Monday, May 01, 2006

BAIJI DOLPHINS - Thousands of species on edge of oblivion

The New Zealand Herald is one of many sites reporting the news of IUCN's new "Red List" for endangered species.
More than 26,000 species of animals, birds, plants and fish will this week be added to the list of those in serious danger of extinction.

Thousands of species, including the common hippopotamus, are to be added or moved up the so-called "red list" drawn up by the World Conservation Union (IUCN).
The report contains further opinion that the Baiji Dolphin is "effectively extinct". Sad.
The new research by the IUCN is the result of two years’ work by scientists all over the world and adds to the picture revealed in the union’s last report in 2004 which said that 15,589 species faced extinction - 7266 animals and 8323 plants and lichens.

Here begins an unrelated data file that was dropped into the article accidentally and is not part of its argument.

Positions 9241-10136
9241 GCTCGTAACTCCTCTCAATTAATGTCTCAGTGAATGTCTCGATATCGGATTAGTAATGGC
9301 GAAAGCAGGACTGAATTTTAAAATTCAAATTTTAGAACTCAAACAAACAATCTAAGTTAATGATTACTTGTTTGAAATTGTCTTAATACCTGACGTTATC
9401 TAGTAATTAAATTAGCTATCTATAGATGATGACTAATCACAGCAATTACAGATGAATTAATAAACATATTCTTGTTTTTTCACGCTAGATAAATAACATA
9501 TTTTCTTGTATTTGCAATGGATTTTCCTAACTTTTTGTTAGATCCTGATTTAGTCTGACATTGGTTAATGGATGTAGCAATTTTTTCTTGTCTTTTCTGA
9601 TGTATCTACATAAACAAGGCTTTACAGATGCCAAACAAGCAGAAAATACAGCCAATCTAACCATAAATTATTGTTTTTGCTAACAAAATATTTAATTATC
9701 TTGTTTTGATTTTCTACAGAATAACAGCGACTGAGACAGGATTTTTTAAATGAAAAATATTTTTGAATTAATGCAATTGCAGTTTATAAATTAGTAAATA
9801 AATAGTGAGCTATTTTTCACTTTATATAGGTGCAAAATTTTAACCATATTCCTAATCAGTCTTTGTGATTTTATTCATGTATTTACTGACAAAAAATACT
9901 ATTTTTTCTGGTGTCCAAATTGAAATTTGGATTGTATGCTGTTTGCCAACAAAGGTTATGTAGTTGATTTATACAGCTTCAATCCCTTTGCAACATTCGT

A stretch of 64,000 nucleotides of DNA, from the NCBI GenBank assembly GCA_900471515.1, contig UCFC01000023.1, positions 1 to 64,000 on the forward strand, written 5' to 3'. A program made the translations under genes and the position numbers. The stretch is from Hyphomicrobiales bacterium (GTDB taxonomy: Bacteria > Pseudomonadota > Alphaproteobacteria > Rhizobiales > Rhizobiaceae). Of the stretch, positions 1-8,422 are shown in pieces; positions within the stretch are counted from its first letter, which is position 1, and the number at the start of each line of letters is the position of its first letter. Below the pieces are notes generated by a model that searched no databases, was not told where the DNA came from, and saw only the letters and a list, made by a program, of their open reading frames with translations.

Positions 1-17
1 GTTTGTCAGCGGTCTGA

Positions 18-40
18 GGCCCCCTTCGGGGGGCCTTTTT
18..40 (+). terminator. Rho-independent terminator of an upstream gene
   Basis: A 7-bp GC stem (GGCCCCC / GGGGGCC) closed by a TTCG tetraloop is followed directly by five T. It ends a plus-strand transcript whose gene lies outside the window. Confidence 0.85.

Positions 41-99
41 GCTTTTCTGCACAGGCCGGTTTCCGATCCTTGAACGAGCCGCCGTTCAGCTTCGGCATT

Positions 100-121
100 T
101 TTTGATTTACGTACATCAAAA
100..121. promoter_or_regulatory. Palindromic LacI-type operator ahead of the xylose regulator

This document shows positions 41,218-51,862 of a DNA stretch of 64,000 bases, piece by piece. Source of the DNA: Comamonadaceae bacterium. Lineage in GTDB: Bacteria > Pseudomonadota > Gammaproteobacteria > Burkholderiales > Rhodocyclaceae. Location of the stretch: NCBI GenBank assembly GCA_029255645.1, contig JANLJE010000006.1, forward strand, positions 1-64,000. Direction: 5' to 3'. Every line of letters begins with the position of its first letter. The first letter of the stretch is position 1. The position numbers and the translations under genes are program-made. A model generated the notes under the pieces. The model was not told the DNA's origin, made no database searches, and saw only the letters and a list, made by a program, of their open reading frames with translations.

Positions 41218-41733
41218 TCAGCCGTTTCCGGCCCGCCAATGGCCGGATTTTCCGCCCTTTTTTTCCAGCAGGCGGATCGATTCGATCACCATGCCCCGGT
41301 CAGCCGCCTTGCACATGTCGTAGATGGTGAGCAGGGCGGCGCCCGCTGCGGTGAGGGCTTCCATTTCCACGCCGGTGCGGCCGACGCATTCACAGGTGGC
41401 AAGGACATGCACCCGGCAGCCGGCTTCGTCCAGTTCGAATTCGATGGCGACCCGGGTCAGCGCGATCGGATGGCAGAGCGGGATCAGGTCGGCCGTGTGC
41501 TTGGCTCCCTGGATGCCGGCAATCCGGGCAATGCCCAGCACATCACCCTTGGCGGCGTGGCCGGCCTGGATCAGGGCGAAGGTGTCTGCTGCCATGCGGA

While the latest analysis confirms the plight of the polar bear - because climate change threatens its Arctic habitat - more surprising was the threat to the common hippo, sought-after by poachers for the ivory in its teeth.

One of the creatures predicted to die out is the Yangtze River dolphin or Baiji. It is thought that just 30 remain and that the chances of breeding-age pairs meeting is extremely low.

Chris Butler-Stroud of the Whale and Dolphin Conservation Society said the animal was effectively extinct.